There are a few ways to do it, but each service that you're trying to authenticate with will be different.
SSH - SSH is really easy if you use keys, instead of passwords. Here's a simple howto for that:
You can also use Perl::Net::SSH if you can script in perl, but this option requires having the password listed in plain text in the script.
Mysql - Mysql also requires having the password in plain text in order to script anything, but it's really simple to use a seperate, secure file so that you don't accidentally give out your password if you share the script:
First, the plain command-line way:
# mysql -u'user' -p'password' dbname -e 'insert query here'
Next, the external file way:
# mysql -u'user' -p`cat /path/to/file` dbname -e 'insert query here'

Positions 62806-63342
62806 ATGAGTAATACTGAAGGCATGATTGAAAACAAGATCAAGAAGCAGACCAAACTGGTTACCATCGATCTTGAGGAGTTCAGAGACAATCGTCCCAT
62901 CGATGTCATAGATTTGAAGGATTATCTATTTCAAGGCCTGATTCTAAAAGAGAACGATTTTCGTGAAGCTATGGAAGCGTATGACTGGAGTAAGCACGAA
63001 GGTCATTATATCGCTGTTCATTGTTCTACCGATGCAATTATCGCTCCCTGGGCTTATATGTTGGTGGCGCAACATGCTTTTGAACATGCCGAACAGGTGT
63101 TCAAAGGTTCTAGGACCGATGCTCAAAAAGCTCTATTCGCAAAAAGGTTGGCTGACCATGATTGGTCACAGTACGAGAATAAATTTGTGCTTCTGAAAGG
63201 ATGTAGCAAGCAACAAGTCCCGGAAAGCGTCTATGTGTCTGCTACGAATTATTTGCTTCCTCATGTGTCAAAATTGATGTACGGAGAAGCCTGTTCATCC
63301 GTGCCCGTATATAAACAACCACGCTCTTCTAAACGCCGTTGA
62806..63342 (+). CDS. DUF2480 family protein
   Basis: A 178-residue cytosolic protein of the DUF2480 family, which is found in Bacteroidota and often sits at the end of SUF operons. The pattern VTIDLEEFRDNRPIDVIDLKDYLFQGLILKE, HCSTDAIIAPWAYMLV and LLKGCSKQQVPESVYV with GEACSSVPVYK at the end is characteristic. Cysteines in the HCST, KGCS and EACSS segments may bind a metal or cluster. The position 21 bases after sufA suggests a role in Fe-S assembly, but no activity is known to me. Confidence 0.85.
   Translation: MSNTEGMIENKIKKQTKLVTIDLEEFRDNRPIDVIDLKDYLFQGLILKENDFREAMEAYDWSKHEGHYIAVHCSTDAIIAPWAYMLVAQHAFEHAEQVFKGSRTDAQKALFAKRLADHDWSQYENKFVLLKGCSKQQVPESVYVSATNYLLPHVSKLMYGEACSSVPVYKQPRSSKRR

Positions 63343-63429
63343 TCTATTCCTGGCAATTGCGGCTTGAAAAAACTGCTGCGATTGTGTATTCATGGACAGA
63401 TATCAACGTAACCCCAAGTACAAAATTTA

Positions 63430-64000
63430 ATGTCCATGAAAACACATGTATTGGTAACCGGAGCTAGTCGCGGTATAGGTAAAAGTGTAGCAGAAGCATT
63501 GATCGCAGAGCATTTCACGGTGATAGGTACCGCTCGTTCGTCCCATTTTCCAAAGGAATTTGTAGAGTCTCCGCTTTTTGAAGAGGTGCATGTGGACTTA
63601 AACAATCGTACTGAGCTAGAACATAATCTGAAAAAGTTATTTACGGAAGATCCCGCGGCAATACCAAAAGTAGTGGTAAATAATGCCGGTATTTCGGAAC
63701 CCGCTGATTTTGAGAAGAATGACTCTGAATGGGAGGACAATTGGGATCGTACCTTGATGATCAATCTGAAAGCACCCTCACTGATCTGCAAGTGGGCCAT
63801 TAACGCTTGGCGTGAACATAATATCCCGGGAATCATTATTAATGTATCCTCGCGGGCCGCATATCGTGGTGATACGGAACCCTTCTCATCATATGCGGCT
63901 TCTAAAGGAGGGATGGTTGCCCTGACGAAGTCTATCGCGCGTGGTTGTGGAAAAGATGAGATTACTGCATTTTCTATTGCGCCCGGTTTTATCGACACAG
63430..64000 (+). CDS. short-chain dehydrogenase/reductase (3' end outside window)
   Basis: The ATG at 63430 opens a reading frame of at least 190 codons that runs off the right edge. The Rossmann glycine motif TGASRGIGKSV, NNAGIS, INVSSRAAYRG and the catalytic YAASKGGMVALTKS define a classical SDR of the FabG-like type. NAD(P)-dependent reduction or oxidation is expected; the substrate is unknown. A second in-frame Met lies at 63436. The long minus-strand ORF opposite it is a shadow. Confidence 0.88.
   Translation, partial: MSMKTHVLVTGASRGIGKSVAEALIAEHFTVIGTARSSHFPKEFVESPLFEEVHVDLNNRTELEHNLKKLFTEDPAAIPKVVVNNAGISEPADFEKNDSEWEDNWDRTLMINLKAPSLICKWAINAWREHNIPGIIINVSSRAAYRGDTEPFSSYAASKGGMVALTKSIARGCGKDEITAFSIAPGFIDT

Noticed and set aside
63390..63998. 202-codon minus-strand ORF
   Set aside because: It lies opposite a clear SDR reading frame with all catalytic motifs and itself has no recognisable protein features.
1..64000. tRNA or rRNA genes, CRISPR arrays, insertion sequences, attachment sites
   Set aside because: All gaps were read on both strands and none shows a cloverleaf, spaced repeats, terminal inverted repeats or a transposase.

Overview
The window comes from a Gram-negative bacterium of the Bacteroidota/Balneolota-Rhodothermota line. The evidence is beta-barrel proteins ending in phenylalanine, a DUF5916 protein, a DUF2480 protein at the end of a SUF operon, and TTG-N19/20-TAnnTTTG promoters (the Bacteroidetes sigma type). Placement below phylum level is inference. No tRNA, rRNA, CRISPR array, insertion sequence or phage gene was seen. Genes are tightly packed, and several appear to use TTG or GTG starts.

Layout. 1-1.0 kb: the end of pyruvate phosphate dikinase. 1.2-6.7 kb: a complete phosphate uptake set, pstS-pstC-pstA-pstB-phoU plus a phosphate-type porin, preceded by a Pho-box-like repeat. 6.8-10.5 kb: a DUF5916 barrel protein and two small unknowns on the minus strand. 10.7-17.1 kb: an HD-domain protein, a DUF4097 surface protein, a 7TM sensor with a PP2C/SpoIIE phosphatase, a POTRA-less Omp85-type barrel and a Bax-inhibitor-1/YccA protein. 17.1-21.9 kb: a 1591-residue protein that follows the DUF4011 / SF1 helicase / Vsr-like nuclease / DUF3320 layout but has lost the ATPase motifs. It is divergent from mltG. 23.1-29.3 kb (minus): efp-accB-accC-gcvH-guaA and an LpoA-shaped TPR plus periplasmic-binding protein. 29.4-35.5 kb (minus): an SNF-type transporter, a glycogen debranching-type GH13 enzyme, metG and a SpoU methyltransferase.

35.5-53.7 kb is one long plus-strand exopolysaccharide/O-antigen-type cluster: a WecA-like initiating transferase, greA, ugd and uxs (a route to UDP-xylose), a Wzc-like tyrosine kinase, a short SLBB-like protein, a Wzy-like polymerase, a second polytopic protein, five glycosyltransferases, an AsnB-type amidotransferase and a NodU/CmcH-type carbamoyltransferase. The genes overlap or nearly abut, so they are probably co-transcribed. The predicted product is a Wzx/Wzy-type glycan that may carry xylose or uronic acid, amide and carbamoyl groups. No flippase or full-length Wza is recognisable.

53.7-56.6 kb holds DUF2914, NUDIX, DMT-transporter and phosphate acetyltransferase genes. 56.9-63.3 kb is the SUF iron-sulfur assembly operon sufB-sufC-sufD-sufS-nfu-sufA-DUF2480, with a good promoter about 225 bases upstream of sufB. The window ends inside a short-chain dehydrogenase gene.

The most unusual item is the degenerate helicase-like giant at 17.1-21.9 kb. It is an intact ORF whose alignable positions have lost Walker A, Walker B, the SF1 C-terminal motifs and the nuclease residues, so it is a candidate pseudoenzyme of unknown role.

(the `backticks` are important!)
su - There is an alternative that can be used without a password, and it's called "sudo". This is always a dangerous option, but if you have a user that you would like to be able to use to execute scripts with sudo priveledges, you can use visudo to add the following line to the sudoers file:
username ALL=(ALL) NOPASSWD: ALL
You can even restrict the user to only certain commands. I use the above on my desktop system because I get tired of typing my passwd every time I want to "su" to root ;-P
I hope this helps!